Central retinal vein occlusion: a case report and review of the literature
© licensee BioMed Central Ltd. 2009
Received: 14 April 2009
Accepted: 16 May 2009
Published: 3 June 2009
Central retinal vein occlusion is one of the major causes of severe vision impairment and blindness in adults.
We present a case of unilateral ischemic central retinal vein occlusion in a 54-year-old woman with history of uncontrolled hypertension and open angle glaucoma. Laboratory tests including complete hypercoagulability and thrombotic workup were completed.
Our case illustrates an interesting presentation of unilateral ischemic central retinal vein occlusion, where hypertension and glaucoma were thought to be the main risk factors. Close follow up, tight blood pressure and glaucoma control are crucial to prevent similar scenario in the fellow eye.
Central retinal vein occlusion (CRVO) is one of the major causes of severe vision impairment and blindness .
Thrombosis of the central retinal vein results in venous stasis, leading to disc swelling, diffuse nerve fiber layer and pre-retinal hemorrhage, and cotton wool spots that create a dramatic appearance, often called "the blood and thunder" fundus.
The prevalence of central retinal vein occlusion (CRVO) is 0.1 to 0.7 percent in population-based studies . A population-based study found a cumulative incidence of 0.5 percent over 15 years, with a prevalence of 1.3 percent for people aged 65 years and older .
Occlusion or thrombosis of the central retinal vein is associated with chronic glaucoma, atherosclerotic risk factors (age, diabetes, and hypertension), hyperviscosity, coagulopathy, and migraine -. The cause of retinal vein occlusion is often unknown.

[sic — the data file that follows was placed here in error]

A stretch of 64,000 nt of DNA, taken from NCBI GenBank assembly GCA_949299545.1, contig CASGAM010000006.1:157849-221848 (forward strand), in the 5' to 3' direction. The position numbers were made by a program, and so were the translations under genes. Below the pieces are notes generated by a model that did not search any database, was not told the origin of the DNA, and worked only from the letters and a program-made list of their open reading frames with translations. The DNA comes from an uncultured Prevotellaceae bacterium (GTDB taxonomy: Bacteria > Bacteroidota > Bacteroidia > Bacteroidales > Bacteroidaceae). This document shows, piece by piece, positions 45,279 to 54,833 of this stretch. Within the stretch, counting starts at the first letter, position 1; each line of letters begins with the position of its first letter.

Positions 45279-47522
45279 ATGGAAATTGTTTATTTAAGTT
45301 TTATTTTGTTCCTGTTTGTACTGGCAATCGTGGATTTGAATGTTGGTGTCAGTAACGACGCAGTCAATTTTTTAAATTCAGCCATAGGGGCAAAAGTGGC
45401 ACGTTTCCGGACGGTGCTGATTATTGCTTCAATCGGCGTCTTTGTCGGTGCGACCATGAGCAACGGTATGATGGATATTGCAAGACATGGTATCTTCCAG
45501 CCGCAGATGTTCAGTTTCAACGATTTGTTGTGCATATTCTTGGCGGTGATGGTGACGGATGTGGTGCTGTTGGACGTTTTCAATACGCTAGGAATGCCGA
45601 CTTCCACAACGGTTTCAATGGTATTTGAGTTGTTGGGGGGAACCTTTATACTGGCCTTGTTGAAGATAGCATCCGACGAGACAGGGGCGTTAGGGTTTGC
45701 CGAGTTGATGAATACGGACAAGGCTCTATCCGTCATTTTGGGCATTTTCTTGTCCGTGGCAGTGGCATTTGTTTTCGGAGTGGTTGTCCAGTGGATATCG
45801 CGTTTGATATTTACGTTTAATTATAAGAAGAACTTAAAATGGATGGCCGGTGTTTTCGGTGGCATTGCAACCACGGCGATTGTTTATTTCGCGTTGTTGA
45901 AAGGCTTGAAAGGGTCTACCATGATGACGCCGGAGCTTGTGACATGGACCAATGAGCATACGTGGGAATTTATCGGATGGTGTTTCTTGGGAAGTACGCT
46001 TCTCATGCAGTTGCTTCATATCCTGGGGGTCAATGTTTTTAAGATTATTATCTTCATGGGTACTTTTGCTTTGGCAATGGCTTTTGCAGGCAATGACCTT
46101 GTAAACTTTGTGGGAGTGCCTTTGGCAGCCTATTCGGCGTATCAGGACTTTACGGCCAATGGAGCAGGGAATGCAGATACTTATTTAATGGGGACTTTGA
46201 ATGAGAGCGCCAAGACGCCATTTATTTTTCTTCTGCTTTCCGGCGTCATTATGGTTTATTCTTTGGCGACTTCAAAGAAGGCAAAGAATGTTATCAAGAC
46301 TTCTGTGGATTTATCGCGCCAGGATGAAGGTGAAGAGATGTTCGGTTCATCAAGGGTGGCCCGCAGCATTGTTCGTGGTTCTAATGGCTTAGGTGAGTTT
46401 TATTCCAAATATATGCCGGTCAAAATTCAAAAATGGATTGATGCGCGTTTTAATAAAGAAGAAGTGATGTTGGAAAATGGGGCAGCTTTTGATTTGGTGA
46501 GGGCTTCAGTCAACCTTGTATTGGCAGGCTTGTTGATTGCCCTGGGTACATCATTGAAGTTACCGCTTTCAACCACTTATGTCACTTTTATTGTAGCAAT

While vision loss may be severe, the onset is typically subacute, in contrast to the sudden visual loss typical of central retinal artery occlusion. When venous stasis is severe, infarction may occur due to slowed retinal blood flow on the arterial side. In this setting, a relative afferent papillary defect is often present.
We present an interesting case of unilateral ischemic central retinal vein occlusion. We will discuss the risk factors, the complications, and the management guidelines in CRVO.
A 54-year-old African American female with history of uncontrolled hypertension and glaucoma presented to the eye clinic with sudden vision loss in the right eye upon awakening. She has been taking Clonidine 10 mg oral twice daily and Latanoprost 1 drop in each eye twice daily.
Vital signs upon presentation are summarized in Table 1
Ophthalmologic exam showed best corrected visual acuity of hand motion in the right eye and 20/70 in the left eye. Pupil exam showed sluggish right pupil with relative afferent papillary defect, and a reactive pupil on the left.
Intraocular pressures were 19 mmHg in the right, and 11 mmHg in the left.
Slit lamp exam showed normal anterior segments with open angles bilaterally.
Laboratory tests including hypercoagulability workup are summarized in Table 2
White blood cell count
33 normal (Reference normal < 40)
Serum protein electrophoresis
Further hypercoagulability workup is summarized in Table 3
Functional protein S assay
Functional protein C assay
Functional antithrombin III assay
Antiphospholipid antibody titer
262 (reference range = 151-264)
11.5 (0-10) High
0.9 mg per deciliter
Factor V Leiden PCR assay
Patient was prescribed aspirin 81 mg daily. Amlodipine 10 mg, and Hydrochlorothiazide 25 mg were added to achieve better blood pressure control. Timolol and Brimonide eye drops were added to achieve better control of the intraocular pressure.
Patient was advised to follow closely during the next six months, including gonioscopy and undilated examination of the iris to check for neovascularization of the iris/disc.
CRVO has two types: